The Treasury is set to hand providers a significant role in delivering Chancellor George Osborne’s Budget “guidance guarantee” despite widespread concerns that insurers will not meet the Government’s impartiality test.
The Chancellor has promised that everyone will receive “free, impartial, face-to-face guidance” when they reach retirement from April next year. The commitment is designed to support radical liberalisations that mean anyone aged 55 or over will be able to take their entire pension pot as cash.
However, the question of how the guidance should be delivered has divided the industry. In March, Money Marketing revealed two major providers had raised the possibility of quitting the Association of British Insurers if it did not insist the guidance is offered independent of members and the issue appears to be causing a huge split within the trade body.
Money Marketing understands Government officials have held talks with senior industry representatives in recent weeks during which it was made clear that the Treasury favours providers offering guidance to savers.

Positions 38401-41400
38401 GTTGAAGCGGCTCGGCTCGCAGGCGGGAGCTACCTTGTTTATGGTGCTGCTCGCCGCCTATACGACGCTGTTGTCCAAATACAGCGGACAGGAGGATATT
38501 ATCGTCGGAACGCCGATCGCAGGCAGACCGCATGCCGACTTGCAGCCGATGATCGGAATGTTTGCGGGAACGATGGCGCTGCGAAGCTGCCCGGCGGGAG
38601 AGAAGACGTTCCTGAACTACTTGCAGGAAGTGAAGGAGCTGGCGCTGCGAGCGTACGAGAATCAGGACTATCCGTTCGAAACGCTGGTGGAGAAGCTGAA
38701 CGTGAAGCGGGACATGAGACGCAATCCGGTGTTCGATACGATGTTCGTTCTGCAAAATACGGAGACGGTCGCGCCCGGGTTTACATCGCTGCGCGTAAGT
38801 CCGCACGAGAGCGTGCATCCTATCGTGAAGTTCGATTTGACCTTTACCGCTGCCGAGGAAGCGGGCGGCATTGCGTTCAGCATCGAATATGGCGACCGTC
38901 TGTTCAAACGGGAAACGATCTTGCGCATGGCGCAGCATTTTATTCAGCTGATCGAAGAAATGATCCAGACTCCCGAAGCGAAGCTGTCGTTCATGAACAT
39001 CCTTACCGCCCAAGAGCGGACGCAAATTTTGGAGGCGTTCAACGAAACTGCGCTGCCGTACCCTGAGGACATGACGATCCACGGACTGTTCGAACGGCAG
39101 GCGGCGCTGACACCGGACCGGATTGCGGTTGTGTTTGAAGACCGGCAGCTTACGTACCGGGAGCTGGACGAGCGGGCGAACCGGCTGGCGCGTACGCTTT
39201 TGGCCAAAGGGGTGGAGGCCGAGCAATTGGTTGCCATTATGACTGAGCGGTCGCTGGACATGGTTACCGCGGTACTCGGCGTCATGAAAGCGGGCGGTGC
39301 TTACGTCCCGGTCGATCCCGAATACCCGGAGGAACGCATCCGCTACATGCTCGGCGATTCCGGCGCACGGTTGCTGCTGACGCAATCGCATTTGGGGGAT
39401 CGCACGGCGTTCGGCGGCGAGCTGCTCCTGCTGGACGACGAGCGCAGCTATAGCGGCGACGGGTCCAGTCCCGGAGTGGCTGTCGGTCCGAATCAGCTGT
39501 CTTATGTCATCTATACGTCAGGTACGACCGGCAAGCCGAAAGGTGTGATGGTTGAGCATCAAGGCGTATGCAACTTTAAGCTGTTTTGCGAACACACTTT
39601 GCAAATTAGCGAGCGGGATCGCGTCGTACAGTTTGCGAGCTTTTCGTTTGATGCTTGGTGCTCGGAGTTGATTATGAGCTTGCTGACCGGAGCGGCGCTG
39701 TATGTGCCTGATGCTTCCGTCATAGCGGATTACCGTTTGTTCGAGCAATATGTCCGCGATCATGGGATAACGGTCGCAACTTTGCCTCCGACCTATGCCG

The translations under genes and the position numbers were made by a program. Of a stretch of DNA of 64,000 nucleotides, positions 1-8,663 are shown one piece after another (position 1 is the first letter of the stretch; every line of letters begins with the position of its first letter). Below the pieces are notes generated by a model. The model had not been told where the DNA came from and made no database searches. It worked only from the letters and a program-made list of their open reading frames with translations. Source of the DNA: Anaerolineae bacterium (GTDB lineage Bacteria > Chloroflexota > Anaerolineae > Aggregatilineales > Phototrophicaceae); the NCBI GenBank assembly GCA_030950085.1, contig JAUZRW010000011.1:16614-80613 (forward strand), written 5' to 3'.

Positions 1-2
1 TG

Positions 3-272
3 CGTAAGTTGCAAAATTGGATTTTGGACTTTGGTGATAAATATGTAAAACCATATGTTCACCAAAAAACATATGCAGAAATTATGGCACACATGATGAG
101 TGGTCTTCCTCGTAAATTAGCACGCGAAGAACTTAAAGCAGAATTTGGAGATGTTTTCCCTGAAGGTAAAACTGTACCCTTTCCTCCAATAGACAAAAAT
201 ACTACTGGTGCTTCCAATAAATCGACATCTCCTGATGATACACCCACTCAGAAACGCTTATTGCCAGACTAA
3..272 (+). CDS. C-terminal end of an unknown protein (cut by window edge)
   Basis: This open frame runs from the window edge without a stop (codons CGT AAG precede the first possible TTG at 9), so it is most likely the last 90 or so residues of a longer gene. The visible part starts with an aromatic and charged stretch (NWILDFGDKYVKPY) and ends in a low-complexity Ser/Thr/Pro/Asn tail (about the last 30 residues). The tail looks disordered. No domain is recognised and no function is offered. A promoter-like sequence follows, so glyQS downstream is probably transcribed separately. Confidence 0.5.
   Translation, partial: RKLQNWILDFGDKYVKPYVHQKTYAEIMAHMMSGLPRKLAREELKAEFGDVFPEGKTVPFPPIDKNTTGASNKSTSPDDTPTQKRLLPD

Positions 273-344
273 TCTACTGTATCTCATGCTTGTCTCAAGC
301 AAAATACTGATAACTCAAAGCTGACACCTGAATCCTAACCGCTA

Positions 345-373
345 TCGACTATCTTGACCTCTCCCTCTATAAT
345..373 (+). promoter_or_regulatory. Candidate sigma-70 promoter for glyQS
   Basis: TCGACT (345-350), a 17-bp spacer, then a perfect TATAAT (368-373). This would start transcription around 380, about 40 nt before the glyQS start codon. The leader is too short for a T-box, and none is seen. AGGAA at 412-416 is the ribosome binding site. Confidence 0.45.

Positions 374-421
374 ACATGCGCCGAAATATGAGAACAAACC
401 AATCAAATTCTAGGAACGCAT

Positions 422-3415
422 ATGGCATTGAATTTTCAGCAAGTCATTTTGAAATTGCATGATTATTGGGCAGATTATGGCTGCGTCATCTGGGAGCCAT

One senior industry source says the Treasury is looking for a “pragmatic” solution that can be implemented in less than 12 months time.
“The Treasury are terrified that millions of people are going to ring within months of the guidance launching,” the source says.
“They see a systemic delivery risk that if we have a single utility to deliver the guidance and demand is strong it will fall over. Therefore they want to lean on the providers to make sure it works.”
Another source adds: “The Treasury wants providers involved. Their priority is delivering a system that is sufficiently robust by April 2015.
“Ultimately the Treasury feels it needs to get something in place so it can say Osborne has stuck to his Budget pledge.”
A Treasury spokeswoman insists “no decisions have been taken” on the delivery of the guidance pledge.